Open Access Articles- Top Results for Oculopharyngeal muscular dystrophy

Oculopharyngeal muscular dystrophy

Oculopharyngeal muscular dystrophy
In affected muscle (right) the tissue becomes disorganized and the concentration of dystrophin (green) is greatly reduced, compared to normal muscle (left).
Classification and external resources
ICD-10 G71.0
ICD-9 359.1
OMIM 164300
DiseasesDB 29869
NCI Oculopharyngeal muscular dystrophy
Patient UK Oculopharyngeal muscular dystrophy
MeSH D039141

Oculopharyngeal muscular dystrophy (OPMD) can be autosomal dominant[1] neuromuscular disease or autosomal recessive which appears in early middle age (fifth decade).[2] The most common inheritance of OPMD is autosomal dominant, which means only one copy of the mutated gene needs to be present in each cell. Children of an affected parent have a 50% chance of inheriting the mutant gene. Generally, autosomal dominant inheritance have a strong family tie. Less commonly, OPMD can be inherited in an autosomal recessive pattern, which means that two copies of the mutated gene need to be present in each cell, both parents need to be carriers of the mutated gene, and usually show no signs or symptoms. The PABPN1 mutation contains a GCG trinucleotide repeat at the 5' end of the coding region, and expansion of this repeat from the normal 6 copies to 8-13 copies which then leads to autosomal dominant oculopharyngeal muscular dystrophy (OPMD) disease.[3]

Signs and symptoms

Progressive ptosis (drooping of eyelids) and weakness of the extraocular muscles is the initial clinical finding.. Dysphagia (difficulty swallowing) the swallowing difficulties begin with food but as the condition worsens liquids become difficult to swallow as well. Atrophy (weakness and wasting of the tongue). Problems taking in food can lead to malnutrition.

Proximal limb weakness develops later on in the disease, and usually occurs near the center of the body, particularly muscles in the upper legs and hips. This condition progresses slowly over time and individuals may need assistance of a cane or walker, but rarely will they need a wheelchair.[2][3]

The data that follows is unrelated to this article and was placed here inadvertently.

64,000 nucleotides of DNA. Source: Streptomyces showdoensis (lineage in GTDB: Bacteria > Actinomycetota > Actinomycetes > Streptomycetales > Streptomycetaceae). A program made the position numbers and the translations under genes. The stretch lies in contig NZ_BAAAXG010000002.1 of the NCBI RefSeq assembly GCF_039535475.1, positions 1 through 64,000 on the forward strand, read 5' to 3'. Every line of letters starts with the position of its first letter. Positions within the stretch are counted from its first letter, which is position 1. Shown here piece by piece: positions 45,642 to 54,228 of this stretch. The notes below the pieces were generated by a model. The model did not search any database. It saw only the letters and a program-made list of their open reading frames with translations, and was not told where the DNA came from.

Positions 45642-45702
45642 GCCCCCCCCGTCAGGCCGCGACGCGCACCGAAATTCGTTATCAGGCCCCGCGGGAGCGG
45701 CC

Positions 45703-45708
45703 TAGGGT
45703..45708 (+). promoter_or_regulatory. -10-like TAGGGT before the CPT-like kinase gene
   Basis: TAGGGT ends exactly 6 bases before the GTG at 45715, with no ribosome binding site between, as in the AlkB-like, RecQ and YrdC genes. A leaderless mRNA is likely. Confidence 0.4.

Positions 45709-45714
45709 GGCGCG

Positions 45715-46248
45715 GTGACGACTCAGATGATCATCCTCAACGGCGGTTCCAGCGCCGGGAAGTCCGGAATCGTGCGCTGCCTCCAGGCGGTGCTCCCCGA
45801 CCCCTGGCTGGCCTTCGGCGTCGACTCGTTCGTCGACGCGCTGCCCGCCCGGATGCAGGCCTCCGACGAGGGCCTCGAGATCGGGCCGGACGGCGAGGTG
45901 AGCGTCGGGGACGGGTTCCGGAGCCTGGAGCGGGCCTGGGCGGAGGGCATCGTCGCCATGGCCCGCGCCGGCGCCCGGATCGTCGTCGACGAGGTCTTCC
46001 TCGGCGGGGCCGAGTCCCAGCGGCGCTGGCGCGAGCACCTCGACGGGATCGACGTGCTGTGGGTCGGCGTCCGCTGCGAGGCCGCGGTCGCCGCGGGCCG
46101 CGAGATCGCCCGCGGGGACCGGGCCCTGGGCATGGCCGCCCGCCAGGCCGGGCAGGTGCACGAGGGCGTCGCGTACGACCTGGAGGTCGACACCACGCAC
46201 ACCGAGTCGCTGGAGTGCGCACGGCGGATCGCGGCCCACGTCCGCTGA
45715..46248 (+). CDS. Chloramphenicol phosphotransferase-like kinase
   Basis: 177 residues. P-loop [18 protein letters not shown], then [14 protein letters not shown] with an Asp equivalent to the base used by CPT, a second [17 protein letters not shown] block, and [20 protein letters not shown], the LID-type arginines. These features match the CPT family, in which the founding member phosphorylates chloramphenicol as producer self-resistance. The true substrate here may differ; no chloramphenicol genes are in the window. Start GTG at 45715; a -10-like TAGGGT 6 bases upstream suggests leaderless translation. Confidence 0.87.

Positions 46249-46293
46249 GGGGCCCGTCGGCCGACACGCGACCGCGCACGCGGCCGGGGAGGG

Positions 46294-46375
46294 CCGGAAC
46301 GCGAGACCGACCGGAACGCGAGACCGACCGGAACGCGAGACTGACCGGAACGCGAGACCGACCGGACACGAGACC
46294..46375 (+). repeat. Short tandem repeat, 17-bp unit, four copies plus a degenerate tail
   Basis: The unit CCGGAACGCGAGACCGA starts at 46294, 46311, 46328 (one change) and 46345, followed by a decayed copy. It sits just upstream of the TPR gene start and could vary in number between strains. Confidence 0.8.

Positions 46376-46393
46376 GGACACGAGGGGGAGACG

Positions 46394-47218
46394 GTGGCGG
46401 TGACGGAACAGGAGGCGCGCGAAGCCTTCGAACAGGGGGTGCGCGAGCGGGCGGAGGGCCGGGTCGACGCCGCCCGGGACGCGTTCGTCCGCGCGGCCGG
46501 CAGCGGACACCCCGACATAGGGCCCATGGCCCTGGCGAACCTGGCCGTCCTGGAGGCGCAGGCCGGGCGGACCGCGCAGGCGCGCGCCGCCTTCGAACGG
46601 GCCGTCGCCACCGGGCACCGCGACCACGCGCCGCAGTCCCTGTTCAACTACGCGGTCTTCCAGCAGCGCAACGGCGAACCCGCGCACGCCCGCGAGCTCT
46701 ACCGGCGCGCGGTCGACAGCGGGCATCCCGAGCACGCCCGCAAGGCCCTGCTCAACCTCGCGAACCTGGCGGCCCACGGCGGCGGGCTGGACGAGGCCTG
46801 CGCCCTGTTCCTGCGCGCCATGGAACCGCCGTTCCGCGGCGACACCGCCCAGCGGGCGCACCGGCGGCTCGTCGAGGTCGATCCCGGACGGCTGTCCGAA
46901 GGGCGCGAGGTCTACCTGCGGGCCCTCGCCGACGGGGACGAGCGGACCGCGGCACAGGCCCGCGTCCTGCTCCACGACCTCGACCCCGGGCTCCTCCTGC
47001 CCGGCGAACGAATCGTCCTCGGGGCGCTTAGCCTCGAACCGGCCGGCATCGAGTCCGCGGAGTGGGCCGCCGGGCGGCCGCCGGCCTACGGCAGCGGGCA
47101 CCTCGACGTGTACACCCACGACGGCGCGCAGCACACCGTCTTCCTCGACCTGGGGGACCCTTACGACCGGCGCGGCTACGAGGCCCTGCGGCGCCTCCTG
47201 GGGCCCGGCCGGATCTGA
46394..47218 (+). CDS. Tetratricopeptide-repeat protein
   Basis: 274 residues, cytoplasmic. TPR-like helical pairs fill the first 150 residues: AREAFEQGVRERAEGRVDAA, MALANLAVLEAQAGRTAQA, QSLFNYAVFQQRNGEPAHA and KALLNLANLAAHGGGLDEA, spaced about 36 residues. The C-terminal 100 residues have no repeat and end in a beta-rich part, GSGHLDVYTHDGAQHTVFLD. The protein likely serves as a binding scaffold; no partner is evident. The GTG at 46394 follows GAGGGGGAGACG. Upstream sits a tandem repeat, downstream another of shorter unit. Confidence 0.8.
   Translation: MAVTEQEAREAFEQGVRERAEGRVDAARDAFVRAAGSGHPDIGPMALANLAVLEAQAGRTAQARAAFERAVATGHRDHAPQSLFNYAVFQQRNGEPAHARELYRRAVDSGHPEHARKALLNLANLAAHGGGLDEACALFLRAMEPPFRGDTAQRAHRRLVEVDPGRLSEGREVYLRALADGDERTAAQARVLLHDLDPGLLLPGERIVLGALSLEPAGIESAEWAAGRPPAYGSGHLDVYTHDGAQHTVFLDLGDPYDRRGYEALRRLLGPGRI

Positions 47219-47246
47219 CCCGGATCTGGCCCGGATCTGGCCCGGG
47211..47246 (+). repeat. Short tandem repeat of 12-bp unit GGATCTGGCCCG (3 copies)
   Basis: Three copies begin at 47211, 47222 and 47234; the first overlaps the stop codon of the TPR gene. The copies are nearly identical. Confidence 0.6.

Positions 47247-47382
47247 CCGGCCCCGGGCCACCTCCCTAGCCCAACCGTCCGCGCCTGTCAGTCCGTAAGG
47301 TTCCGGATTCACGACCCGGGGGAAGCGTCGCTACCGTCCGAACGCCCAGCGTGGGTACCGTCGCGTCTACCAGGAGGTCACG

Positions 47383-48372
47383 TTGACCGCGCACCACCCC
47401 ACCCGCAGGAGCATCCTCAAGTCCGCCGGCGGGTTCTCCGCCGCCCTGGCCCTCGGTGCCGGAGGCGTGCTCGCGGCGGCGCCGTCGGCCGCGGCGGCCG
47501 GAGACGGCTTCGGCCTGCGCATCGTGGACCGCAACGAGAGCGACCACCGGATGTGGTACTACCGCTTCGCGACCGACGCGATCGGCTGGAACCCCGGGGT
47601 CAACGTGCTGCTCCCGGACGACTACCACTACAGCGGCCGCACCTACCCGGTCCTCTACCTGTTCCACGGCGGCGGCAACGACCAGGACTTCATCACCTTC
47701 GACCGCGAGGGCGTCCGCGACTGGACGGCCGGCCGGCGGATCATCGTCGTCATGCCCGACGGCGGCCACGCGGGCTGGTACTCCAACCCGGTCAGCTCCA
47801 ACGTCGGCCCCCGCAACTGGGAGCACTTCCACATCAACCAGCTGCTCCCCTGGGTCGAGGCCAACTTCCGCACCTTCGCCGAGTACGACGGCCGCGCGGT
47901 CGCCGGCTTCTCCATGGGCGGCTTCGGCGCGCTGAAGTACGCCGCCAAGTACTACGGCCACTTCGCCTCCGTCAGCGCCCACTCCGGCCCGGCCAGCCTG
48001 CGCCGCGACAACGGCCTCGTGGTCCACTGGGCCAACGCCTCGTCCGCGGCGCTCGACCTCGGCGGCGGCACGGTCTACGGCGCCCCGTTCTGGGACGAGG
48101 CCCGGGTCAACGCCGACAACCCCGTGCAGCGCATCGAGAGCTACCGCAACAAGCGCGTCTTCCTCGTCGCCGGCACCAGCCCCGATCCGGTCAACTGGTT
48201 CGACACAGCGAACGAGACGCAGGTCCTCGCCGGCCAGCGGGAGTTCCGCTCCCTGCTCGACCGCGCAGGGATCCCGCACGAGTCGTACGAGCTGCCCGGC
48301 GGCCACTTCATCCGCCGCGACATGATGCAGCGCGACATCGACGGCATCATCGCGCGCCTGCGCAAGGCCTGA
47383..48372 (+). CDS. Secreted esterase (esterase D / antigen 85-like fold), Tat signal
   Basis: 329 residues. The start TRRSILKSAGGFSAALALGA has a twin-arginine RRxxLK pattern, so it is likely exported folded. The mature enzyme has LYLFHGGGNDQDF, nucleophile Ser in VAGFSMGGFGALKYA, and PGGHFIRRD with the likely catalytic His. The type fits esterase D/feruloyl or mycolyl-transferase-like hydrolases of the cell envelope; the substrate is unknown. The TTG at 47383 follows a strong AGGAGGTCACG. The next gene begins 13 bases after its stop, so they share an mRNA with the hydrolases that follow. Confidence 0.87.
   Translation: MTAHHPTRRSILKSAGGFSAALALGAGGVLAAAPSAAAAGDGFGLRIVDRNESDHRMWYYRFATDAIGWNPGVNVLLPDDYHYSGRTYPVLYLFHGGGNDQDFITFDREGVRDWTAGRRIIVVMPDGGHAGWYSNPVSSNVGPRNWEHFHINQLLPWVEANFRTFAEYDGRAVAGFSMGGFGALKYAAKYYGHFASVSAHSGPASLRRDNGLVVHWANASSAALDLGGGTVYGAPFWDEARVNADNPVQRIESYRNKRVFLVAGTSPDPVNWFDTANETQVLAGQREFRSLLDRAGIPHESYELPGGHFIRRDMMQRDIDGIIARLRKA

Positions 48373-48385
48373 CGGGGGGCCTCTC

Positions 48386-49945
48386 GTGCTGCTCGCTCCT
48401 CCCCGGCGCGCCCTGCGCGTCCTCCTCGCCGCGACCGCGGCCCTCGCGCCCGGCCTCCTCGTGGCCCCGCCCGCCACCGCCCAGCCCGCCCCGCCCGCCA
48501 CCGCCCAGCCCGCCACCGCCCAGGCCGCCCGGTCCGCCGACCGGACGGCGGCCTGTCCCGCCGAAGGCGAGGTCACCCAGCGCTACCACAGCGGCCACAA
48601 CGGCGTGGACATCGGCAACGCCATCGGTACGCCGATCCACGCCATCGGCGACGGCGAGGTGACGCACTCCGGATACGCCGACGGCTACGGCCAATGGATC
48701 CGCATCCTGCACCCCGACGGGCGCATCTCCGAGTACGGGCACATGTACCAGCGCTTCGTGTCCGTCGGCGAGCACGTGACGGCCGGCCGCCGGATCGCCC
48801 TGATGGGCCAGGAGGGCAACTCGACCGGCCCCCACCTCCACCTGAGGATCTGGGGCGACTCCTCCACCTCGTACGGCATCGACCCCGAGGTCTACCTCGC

A muscle biopsy used to be the only method to diagnose the condition. Today a simple blood draw with genetic testing for GCG trinucleotide expansions in the PABPN1 gene is more common. A distinction between OPMD and myasthenia gravis or mitochondrial myopathy must be made. The absence of family history and the fluctuation of symptoms in myasthenia gravis usually distinguish the two conditions.[4]


The condition does not generally reduce lifespan and there is no specific treatment, but there are many ways to help manage symptoms. A consistent diet planned with the help of a dietitian along with exercises taught by a speech therapist can assist with mild symptoms of dysphagia. Some surgeries are available that can reduce ptosis and dysphagia. . Cutting one of the throat muscles internally, an operation called cricopharyngeal myotomy, can be one way to ease symptoms in more severe cases. An individual can also have a balloon inflated to dilate the gullet. Physical therapy and specifically designed exercises may assist with proximal limb weakness, though there is still no current definitive data showing it will stop the progress of the disease. With all surgical procedures, they come with many risk factors and the choice for treatment depends upon the individual and their needs.[5][6]


The disease is found across 5 continents and is frequently seen in French Canadians, with a prevalence 1:1000. It has also been seen in a population of Hispanic Americans in New Mexico. A 1997 study from Israel showed the second largest cluster of known individuals are of Bukhara Jews from Uzbekistan, with a calculated minimal prevalence of 1:600.[7]


  1. ^ Davies Je, B. Z.; Berger, Z.; Rubinsztein, D. C. (February 2006). "Oculopharyngeal muscular dystrophy: Potential therapies for an aggregate-associated disorder". The International Journal of Biochemistry & Cell Biology 38 (9): 1457–1462. PMID 16530457. doi:10.1016/j.biocel.2006.01.016.  edit
  2. ^ a b Brais B, Bouchard JP, Xie YG et al. (Feb 1998). "Short GCG expansions in the PABP2 gene cause oculopharyngeal muscular dystrophy". Nat. Genet. 18 (2): 164–7. PMID 9462747. doi:10.1038/ng0298-164. 
  3. ^ a b "PABPN1 poly(A) binding protein, nuclear 1 [ Homo sapiens (human) ]"]11 OCT 2014.
  4. ^ GeneReviews/NCBI/NIH/UW entry on Oculopharyngeal Muscular Dystrophy
  5. ^ Dr D.Hilton-Jones. "Types of muscle diseases", "Muscular Dystrophy Campaign," January, 2006
  6. ^ Brais, B (January 2009). "Oculopharyngeal muscular dystrophy: a polyalanine myopathy.". Current neurology and neuroscience reports 9 (1): 76–82. PMID 19080757. doi:10.1007/s11910-009-0012-y. 
  7. ^ Blumen SC, Nisipeanu P, Sadeh M et al. (October 1997). "Epidemiology and inheritance of oculopharyngeal muscular dystrophy in Israel". Neuromuscul. Disord. 7 (Suppl 1): S38–40. PMID 9392014. doi:10.1016/s0960-8966(97)00080-1. 

External links